Agenda Item No
The Vale of Glamorgan Council
Cabinet Meeting : 25th June 2012
Report of the Cabinet Member for Social Care, Health (Children) and Schools
Summary of School Inspection Reports for the Spring Term 2012
Purpose of the Report
1. To up-date members on the results of school inspections under the new Framework, for the Spring Term 2012
1. That members consider the report and refer the item to Scrutiny Lifelong Learning to consider the nature of any follow up activity required.
Reasons for the Recommendations
1. To develop a shared understanding about the outcomes of school inspections, according to the new arrangements.
2. In September 2010 the new Estyn School Inspection Common Inspection Framework (CIF) was introduced across all schools in Wales.
2. The new CIF introduces some significant changes:
· only three Key Questions instead of seven;
· two new overarching judgements;
· more specific reference to the need to promote learner wellbeing in parallel with standards;
· more specific reference for practitioners and school leaders to work with others to secure best practice and hence school improvement.
Relevant Issues and Options
3. The following schools were inspected during the Spring Term 2012: High Street Primary School, St David's Primary School, Cogan Primary School and Llangan Primary School.
A summary of the inspection findings are appended to this report. (See Appendix 1, 2, 3 and 4 respectively).
4. The purposes of inspection are to:
· provide accountability to the users of services and other stakeholders through public reporting on providers;
· promote improvement in education and training; and
· inform the development of national policy by Welsh Assembly Government.
5. School inspections are governed by the Education Act 2005 and related regulations. Inspections must be conducted by teams of inspectors, led by a HMI, additional inspector or registered inspector, and must result in a written report. Section 28 of the Education Act 2005, says that inspectors must report on:
· the educational standards achieved by the school;
· the quality of education provided by the school;
· how far education meets the needs of the range of pupils at the school;
· the quality of leadership in and management of the school, including whether the financial resources are managed efficiently;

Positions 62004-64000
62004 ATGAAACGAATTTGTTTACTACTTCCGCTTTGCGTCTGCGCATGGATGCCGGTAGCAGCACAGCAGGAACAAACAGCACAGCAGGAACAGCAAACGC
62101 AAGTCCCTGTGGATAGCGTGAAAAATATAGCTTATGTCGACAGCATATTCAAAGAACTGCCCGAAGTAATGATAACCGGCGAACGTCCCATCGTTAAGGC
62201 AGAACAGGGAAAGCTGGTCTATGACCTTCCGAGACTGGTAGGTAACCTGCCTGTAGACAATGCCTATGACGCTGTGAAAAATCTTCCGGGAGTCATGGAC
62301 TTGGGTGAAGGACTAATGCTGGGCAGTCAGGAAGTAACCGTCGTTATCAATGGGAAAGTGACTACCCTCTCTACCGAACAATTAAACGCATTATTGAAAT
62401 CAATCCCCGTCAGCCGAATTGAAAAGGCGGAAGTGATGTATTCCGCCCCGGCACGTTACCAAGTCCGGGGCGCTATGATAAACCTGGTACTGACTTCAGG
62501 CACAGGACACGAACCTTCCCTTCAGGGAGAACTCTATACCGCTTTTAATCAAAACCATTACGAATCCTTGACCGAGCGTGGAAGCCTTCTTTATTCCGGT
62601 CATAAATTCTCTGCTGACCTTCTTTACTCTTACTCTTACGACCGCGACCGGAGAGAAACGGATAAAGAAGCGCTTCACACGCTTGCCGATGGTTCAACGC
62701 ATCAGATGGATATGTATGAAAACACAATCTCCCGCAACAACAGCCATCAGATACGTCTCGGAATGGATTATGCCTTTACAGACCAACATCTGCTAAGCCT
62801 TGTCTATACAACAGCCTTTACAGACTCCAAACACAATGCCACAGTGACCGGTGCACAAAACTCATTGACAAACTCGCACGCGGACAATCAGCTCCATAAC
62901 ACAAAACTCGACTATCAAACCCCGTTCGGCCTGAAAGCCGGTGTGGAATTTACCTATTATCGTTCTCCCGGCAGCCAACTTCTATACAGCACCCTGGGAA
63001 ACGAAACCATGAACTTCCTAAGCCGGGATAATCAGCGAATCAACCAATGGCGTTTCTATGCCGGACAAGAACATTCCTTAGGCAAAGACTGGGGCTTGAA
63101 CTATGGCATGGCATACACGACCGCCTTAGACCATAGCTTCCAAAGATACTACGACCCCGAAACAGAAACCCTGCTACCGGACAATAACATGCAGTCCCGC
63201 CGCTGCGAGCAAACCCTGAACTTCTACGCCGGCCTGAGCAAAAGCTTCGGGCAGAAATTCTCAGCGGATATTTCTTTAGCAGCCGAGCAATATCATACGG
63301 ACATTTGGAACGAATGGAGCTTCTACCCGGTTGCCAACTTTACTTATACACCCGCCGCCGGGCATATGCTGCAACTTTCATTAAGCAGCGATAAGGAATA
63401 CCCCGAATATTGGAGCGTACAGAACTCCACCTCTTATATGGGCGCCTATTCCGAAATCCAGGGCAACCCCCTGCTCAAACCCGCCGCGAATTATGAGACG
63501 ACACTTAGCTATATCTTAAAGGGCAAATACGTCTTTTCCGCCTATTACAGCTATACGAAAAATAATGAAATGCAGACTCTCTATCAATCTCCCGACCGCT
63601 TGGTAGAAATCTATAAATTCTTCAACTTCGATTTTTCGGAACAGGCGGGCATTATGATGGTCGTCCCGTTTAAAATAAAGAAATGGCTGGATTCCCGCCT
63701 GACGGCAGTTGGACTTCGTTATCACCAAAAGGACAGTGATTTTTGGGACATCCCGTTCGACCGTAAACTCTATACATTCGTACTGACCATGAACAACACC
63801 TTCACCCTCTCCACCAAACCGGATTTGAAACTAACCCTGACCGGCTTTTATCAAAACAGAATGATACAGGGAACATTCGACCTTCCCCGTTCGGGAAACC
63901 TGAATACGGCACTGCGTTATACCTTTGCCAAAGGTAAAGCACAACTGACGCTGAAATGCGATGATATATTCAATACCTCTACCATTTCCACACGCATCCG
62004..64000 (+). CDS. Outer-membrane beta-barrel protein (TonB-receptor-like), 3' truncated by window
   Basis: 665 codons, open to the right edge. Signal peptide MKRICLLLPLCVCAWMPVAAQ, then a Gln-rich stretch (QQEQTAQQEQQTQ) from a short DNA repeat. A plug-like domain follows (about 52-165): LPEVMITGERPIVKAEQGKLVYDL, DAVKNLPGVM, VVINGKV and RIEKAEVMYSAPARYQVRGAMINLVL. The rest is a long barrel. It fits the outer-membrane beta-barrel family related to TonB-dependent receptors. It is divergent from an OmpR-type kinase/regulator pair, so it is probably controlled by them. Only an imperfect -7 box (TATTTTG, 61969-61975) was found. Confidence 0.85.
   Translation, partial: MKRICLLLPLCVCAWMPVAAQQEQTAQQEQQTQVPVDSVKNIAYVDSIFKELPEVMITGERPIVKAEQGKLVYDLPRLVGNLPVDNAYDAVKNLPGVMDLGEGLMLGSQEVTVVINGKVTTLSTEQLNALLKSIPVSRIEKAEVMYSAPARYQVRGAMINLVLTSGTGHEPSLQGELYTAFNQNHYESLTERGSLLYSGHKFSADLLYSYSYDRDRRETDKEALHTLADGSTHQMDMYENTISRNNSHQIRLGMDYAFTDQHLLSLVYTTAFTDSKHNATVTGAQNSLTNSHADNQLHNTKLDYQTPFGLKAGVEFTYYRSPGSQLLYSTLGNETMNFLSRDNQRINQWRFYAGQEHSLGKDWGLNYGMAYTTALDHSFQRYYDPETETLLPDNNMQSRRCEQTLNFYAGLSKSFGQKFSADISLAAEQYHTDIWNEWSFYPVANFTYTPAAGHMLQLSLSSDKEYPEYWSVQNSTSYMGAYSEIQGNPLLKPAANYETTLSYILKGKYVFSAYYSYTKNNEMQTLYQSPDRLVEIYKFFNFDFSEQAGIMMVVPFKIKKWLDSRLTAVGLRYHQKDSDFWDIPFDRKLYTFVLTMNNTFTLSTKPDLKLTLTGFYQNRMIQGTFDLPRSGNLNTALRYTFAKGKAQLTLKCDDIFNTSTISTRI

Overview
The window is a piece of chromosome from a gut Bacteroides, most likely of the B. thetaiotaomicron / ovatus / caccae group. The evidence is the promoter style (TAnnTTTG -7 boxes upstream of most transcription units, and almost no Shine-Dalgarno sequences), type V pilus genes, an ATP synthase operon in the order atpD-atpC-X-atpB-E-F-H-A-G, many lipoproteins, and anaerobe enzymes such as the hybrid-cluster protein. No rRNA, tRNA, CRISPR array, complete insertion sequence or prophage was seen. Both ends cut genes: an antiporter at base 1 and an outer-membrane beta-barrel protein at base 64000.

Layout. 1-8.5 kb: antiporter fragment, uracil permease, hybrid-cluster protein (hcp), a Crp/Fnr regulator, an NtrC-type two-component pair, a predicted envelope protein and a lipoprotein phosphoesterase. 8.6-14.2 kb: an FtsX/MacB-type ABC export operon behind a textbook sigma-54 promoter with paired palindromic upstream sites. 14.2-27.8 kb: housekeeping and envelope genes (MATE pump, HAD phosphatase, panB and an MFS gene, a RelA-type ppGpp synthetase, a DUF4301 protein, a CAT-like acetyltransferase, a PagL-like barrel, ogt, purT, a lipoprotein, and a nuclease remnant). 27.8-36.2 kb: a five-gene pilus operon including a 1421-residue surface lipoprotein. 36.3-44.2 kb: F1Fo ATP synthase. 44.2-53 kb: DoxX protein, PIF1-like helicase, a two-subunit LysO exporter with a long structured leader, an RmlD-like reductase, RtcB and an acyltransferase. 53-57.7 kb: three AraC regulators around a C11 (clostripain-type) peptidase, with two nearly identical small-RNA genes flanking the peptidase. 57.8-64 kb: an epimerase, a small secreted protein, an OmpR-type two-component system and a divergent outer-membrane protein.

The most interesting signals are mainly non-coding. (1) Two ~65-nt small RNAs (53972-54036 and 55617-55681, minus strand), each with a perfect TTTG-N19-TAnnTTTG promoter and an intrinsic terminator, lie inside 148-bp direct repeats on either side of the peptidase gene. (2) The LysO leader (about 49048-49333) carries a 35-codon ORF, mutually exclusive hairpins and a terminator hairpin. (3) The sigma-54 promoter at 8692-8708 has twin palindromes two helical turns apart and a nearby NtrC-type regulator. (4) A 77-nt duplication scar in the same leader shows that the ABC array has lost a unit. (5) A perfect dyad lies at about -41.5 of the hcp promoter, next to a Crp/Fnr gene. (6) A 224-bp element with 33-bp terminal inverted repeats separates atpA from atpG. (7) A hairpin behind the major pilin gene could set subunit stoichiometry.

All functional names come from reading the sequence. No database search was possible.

· the spiritual, moral, social and cultural development of pupils at the school; and
· the contribution of the school to the wellbeing of pupils.
6. During all core inspections, the inspection team will consider whether the school needs any follow-up activity.
7. When conducting school inspections, the main forms of evidence considered are:
· briefings from local authorities;
· documentary evidence, including data on pupils' performance and progress;
· observation of teaching or training sessions and other activities;
· samples of pupils' work;
· the views of pupils and stakeholders; and
· discussion with staff, leaders and managers, governors and others.
8. The reporting inspector is responsible for producing a final inspection report that is clear to a lay audience and helpful to the school. In most cases, the main body of the report will be no longer than five pages.
9. The structure of the inspection report is based on two overall summary judgements, three key questions and ten quality indicators and will take the following form:
· overall judgement on the school's current performance
· overall judgement on the school's prospects for improvement
Key Question 1: How good are outcomes?
Key Question 2: How good is provision?
· learning experiences
· care, support and guidance
· learning environment
Key Question 3: How good are leadership and management?
· improving quality
· partnership working
· resource management
10. The two overall summary judgements and the judgements for the three key questions and the ten quality indicators will be based on a 4-point scale:
· Excellent – Many strengths, including significant examples of sector-leading practice